Judge finds Capistrano Board of Education
Violated “Brown Act” Open Meeting Law
Ruling confirms CUSD Board solicited assistance from attorney with known history of open-meeting violations
CUEA News Release
ALISO VIEJO – ‘This entire school board ran on a campaign dedicated to restoring ‘honesty, integrity, and accountability’ to public education,” said Capistrano Unified Education Association President Vicki Soderberg, “but if their action in this case is their definition of these qualities, I want no part of it, and thankfully, neither do the courts.”
In a writ of mandate issued March 16, 2010 stemming from a lawsuit initiated by CUEA against the Capistrano Unified Board of Education on November 3, 2008, Orange County Superior Court Judge David T. McEachen found that the CUSD board did violate California’s Brown Act open meeting law when it met in an illegal closed session meeting on August 11, 2008. The ruling specifically states that the school board ". . . did not adequately set forth closed session topics and is in violation of the Brown Act as to the unnoticed attendance of Spencer Covert and the proposed disciplinary action against Superintendent Carter."
The ruling confirms CUEA’s suspicion that when CUSD Board President Ellen Addonizio invited school-law attorney Spencer Covert – not under contract with CUSD at the time – to advise the board as it engaged in a sensitive evaluation of then-CUSD Superintendent A. Woodrow Carter, the board violated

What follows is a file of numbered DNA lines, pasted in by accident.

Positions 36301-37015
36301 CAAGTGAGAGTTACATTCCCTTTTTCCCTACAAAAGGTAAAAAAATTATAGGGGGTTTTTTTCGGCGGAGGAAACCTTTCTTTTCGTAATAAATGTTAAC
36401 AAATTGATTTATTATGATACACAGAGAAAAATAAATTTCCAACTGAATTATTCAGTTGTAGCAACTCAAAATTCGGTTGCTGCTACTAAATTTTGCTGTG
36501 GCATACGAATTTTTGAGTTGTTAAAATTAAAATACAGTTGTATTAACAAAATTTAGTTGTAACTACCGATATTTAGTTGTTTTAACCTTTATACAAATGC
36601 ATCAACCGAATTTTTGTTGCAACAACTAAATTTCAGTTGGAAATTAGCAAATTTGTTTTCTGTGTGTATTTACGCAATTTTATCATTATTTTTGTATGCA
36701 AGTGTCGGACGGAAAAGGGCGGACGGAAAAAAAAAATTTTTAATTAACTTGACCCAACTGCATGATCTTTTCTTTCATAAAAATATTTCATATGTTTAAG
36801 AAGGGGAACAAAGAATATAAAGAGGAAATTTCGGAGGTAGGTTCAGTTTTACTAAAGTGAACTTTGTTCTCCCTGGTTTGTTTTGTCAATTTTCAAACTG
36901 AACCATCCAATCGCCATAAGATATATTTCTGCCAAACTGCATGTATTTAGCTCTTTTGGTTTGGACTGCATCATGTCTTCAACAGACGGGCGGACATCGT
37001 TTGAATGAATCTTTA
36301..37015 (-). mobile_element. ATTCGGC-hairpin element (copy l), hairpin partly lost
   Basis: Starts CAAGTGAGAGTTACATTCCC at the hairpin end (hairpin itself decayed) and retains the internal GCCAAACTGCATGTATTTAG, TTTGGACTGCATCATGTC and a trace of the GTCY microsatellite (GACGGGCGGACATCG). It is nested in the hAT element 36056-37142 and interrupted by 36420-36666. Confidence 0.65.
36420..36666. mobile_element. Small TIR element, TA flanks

CUEA made three Public Meeting Requests – August 27, 2008, September 22, 2008, and October 6, 2008 – to obtain details about the illegal closed session. When the CUSD board stonewalled each time, CUEA filed suit. “If we had not taken this to a lawsuit, the board would have just brushed it under the rug,” said Soderberg, “exactly the kind of behavior for which these members had attacked the previous school board.”
Soderberg cited two more recent closed-session CUSD board meetings, hastily called and without public notice, that while technically not illegal, still stand in stark contrast to the board’s espoused climate of openness and inclusion. The first was a February 21, 2010 meeting that Terry Francke, one of the state’s top public-meeting law experts, described as unusual and almost without precedent. The second such meeting was held March 15, 2010.
“The court ruling proves that the Capistrano School Board has not kept its promise of openness and transparency when conducting business,” said Soderberg.